Guest post by Maxine Gurevich, senior manager, Global Insights and Consumer Practice Development.
Intertwined by multiple threads of history and culture, the Association of Southeast Asian Nations (ASEAN) is comprised of ten countries that are enormously diverse and encompass thousands of ethnicities, dialects, and languages.
Seen by financial experts and economists alike as a rapidly growing economic powerhouse in Asia, ASEAN helps drive global growth. It trends towards globalization, includes a demographic majority of 30 year-olds and under and its increasing mobility is bringing rapid change to the region. Yet, the more globalized nations become, the more concerned they are that aspects of their culture and traditions are getting lost as the world becomes more interconnected. Even for younger people, who constitute the demographic majority, maintaining local heritage and identity has become paramount.
The Edelman Global Consumer group has collaborated on a new series of trend reports called Edelman’s Cultural Connections. In this report we focus on three Southeast Asian countries: Singapore, Vietnam and Malaysia. While there has been a great deal of information across trade publications highlighting the region’s economic prosperity, there has been little reporting of the variety and nuances of these cultures and its people, which is vital to address.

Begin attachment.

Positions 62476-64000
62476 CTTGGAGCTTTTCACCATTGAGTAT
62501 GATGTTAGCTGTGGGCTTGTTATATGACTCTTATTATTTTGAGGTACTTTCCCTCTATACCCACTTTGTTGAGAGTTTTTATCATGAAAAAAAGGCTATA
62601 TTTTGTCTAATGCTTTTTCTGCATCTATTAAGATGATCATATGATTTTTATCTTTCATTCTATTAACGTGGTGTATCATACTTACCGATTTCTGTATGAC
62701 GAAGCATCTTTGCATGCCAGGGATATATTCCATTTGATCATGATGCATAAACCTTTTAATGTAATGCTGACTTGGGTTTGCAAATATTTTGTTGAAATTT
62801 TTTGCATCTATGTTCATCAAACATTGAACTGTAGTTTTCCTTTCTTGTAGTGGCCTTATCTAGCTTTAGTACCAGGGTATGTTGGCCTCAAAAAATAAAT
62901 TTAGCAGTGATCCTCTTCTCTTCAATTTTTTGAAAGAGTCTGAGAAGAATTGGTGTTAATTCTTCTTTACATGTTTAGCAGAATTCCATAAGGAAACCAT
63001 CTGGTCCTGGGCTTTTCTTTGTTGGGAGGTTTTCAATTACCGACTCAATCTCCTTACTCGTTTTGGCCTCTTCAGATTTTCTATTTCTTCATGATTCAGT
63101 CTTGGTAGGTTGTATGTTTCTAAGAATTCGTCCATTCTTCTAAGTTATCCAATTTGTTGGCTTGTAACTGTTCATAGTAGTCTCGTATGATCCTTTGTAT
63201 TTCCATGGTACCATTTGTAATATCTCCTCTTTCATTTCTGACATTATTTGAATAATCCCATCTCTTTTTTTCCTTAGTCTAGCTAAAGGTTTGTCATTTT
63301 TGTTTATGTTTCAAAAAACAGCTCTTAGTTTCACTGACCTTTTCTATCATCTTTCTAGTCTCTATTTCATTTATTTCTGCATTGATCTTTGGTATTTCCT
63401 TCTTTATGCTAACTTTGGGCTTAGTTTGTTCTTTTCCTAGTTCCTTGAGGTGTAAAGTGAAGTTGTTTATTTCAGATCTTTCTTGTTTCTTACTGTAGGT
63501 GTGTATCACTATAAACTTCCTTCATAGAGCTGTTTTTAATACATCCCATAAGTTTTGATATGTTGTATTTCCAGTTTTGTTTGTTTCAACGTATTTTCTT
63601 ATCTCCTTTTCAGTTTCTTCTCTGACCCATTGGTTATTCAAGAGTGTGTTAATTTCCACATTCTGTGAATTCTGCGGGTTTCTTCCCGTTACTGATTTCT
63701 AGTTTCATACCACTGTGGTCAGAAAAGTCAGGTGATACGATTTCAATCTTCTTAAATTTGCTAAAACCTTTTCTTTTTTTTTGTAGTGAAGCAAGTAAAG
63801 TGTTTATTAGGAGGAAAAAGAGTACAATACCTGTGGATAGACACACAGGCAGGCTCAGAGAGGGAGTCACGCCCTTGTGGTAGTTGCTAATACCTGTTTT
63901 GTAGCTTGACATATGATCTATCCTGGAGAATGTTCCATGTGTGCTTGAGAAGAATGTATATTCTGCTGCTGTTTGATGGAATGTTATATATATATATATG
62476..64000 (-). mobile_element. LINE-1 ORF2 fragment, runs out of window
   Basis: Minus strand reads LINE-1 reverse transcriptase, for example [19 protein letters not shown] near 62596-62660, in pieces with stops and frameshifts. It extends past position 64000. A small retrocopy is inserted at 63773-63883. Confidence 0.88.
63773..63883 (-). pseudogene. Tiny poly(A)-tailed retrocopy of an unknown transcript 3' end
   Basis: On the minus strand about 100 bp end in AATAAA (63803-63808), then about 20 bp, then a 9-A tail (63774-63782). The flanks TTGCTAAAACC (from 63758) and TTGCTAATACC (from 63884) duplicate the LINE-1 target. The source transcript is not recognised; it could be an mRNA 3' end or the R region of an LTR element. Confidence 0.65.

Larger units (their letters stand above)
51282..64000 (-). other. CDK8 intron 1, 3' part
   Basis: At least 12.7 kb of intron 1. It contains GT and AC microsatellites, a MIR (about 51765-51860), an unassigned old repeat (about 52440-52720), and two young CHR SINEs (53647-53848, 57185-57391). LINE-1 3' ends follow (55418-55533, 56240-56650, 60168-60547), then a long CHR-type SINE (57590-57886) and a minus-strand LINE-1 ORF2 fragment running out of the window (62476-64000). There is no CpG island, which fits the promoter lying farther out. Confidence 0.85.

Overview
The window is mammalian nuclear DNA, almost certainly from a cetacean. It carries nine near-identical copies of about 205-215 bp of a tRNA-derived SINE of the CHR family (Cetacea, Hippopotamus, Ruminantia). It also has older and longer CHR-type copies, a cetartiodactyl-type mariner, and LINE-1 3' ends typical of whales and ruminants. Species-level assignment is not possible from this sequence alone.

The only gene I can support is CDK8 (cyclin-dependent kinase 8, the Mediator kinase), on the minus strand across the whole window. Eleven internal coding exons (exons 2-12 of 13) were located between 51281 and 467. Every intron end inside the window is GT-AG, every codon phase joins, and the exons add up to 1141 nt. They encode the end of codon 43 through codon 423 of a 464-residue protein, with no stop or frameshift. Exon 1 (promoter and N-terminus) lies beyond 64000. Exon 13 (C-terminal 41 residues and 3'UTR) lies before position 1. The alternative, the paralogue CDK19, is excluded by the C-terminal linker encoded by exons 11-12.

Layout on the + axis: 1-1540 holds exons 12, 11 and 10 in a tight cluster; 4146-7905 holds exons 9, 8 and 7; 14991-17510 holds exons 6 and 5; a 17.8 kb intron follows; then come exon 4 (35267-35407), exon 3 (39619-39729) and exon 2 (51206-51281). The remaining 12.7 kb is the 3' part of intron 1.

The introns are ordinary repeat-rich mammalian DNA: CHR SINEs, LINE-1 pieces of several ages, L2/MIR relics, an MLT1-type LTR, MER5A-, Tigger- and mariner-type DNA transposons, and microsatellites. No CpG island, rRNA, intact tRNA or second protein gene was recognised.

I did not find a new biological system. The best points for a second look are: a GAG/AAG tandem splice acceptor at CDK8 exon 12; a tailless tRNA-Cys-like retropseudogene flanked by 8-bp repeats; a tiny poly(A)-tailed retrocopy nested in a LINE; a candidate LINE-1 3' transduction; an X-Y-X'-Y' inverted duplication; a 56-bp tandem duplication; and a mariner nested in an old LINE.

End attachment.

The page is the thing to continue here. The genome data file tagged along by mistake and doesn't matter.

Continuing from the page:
In each country, we brought together local Edelman experts who led us on a trek through their cities so we could be on the ground, witness the local trends and get out from behind our screens. We went to work compiling local market nuances, the tensions arising in each area, what people are buying and why, what’s being remixed, reused and repurposed and most importantly, what marketers need to know before stepping foot into these countries. In the following report, you will see original photography captured by our local teams, you will read insights from Edelman’s next generation of experts and you will hear from locals about the scene on the streets.
We proudly present our inaugural Cultural Connections Report: Southeast Asia.